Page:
In 1982, when a portion of Woodruff Avenue was renamed Woody Hayes Drive, Ohio State University adjunct professor Walter Adamkosky asked his students what they knew about the legendary coach.

In 1982, when a portion of Woodruff Avenue was renamed Woody Hayes Drive, Ohio State University adjunct professor Walter Adamkosky asked his students what they knew about the legendary coach.

He found that his students remembered only one thing about the face of Buckeye football between 1951 and 1978: Hayes was the guy who hit that kid.

That much was true. Hayes had been fired four years earlier for hitting a player during a Gator Bowl loss to the Clemson Tigers.

Yet, to Adamkosky, Wayne Woodrow Hayes wasn’t simply a sore loser. He was a champion. He molded athletes into men and men into winners. He was ferocious, tenacious and feared, yet dedicated, savvy and beloved.

Adamkosky wanted to keep his legend alive.

Now, resurrecting drafts written decades ago, he will.

His intimate portrait of the coach, “Woody: His Life, Times and Teachings,” debuts at 8 p.m. Friday, Sept. 23, at the Ohio Theatre.

“You don’t have to care about football,” said Adamkosky, who wrote, directed and produced the show. “Woody was about developing young men. He was a teacher, first and foremost. His medium was football.”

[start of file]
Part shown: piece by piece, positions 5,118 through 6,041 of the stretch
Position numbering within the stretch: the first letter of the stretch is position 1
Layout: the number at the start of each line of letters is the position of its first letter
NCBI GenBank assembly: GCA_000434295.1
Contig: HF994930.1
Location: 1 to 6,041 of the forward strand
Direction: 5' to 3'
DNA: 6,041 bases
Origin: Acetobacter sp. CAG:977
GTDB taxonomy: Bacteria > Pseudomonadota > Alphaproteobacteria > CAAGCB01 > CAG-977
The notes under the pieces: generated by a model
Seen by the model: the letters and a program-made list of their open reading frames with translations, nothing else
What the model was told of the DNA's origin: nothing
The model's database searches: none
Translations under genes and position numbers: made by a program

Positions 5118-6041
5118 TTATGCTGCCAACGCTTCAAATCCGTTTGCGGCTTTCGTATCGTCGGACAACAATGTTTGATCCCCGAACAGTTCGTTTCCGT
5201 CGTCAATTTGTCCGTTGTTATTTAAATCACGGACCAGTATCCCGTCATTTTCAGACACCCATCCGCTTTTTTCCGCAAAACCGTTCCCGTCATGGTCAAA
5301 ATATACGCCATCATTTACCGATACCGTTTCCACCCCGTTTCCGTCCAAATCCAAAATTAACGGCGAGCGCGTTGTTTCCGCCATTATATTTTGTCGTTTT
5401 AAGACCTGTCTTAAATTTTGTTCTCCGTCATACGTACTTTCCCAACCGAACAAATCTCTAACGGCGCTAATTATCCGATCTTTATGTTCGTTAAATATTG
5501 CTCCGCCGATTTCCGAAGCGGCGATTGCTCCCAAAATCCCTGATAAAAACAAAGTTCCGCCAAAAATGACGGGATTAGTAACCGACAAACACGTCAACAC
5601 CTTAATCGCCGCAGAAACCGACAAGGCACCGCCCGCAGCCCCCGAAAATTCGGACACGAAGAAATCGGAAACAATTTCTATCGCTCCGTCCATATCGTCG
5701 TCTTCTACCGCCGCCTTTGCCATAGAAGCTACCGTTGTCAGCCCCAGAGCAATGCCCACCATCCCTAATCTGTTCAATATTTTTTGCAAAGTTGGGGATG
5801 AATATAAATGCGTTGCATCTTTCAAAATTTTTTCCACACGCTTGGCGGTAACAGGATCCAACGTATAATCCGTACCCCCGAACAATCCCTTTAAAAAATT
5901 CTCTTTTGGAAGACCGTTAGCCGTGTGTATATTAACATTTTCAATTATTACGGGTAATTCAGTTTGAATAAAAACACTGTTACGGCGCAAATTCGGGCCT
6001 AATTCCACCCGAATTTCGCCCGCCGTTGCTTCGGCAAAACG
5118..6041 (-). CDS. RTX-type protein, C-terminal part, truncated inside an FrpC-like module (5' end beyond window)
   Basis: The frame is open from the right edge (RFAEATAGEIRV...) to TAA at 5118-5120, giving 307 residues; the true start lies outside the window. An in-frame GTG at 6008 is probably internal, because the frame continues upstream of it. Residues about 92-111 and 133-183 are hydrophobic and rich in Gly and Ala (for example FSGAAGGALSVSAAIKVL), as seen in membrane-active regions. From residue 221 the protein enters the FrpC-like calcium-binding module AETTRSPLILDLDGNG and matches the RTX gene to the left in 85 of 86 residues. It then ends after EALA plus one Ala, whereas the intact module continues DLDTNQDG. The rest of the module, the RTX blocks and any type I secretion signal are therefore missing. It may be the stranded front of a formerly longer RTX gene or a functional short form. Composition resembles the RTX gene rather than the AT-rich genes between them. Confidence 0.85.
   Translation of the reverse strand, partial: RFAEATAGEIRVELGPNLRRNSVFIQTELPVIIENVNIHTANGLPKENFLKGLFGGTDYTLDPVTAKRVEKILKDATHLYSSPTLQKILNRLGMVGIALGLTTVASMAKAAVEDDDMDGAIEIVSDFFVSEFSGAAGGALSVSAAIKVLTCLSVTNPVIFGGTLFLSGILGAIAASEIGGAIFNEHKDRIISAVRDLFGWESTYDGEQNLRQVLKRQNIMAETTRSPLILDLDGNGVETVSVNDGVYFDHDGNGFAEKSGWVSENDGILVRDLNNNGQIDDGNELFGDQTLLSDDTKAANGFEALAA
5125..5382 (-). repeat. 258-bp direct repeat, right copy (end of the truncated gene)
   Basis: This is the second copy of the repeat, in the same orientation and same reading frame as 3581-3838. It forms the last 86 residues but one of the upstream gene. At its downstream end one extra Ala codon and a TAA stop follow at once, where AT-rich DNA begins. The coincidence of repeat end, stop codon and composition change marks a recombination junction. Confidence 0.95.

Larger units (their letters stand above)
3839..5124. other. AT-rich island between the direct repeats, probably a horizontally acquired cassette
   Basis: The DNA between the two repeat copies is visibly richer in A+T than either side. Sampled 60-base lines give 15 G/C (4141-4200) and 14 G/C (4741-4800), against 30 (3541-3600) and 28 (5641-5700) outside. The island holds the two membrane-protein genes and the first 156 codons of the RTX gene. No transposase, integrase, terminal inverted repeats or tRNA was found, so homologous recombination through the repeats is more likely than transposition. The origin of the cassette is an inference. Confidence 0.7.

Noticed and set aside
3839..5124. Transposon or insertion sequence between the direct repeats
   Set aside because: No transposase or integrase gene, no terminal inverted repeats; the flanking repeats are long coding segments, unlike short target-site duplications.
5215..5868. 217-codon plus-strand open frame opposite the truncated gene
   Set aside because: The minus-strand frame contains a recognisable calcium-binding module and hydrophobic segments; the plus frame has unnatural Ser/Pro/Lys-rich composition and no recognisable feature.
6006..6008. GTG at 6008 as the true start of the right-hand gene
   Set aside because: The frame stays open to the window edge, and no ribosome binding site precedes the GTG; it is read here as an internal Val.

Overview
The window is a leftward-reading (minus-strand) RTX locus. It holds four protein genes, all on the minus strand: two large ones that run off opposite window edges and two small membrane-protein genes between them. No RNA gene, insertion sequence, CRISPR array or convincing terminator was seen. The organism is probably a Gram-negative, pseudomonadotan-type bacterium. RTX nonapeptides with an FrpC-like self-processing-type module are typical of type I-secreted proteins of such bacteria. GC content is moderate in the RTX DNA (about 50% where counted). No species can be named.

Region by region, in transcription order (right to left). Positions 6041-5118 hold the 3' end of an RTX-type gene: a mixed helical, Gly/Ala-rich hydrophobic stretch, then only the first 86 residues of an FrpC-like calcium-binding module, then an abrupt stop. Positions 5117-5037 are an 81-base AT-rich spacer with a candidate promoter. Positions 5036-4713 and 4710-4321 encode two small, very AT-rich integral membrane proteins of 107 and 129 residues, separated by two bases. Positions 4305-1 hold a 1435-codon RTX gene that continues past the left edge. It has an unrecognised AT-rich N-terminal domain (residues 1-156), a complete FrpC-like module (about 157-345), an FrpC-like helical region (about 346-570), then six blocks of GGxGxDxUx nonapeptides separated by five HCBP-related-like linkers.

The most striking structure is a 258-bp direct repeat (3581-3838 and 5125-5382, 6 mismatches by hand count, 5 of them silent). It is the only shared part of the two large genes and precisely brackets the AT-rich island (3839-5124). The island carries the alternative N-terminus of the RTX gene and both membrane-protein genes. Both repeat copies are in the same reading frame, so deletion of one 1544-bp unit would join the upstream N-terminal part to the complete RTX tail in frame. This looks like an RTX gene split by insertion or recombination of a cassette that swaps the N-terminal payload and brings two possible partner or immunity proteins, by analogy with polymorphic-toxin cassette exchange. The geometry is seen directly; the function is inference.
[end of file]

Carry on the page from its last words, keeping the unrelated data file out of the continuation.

To compile the script, Adamkosky interviewed former Buckeye players like John Hicks and Archie Griffin, as well as coaches, friends and relatives that Hayes affected over the years. To portray a man of such complexity, he watched the TV shows Hayes hosted and the games he coached. He researched the coach and what a thousand people thought of him.

What will transpire on stage will be equal parts dramatic play, motivational speech, halftime pep talk and life-coaching session, Adamkosky said.

“Everyone had a different perspective on Woody,” he added. “You get this well-rounded portrait of the guy.”

Adamkosky also found the perfect actor to carry out his homage. Jeff Hall is a veteran of stage and screen who looks so much like Hayes that it’s difficult to distinguish publicity photos from historical shots.

As he worked to revive a legend, Hall also developed a fascination for the former field general.

“I’m playing an icon, so I can immerse myself in someone whom I respect and love,” Hall said. “To play him, you really have to get the essence of the man — not just look like him.”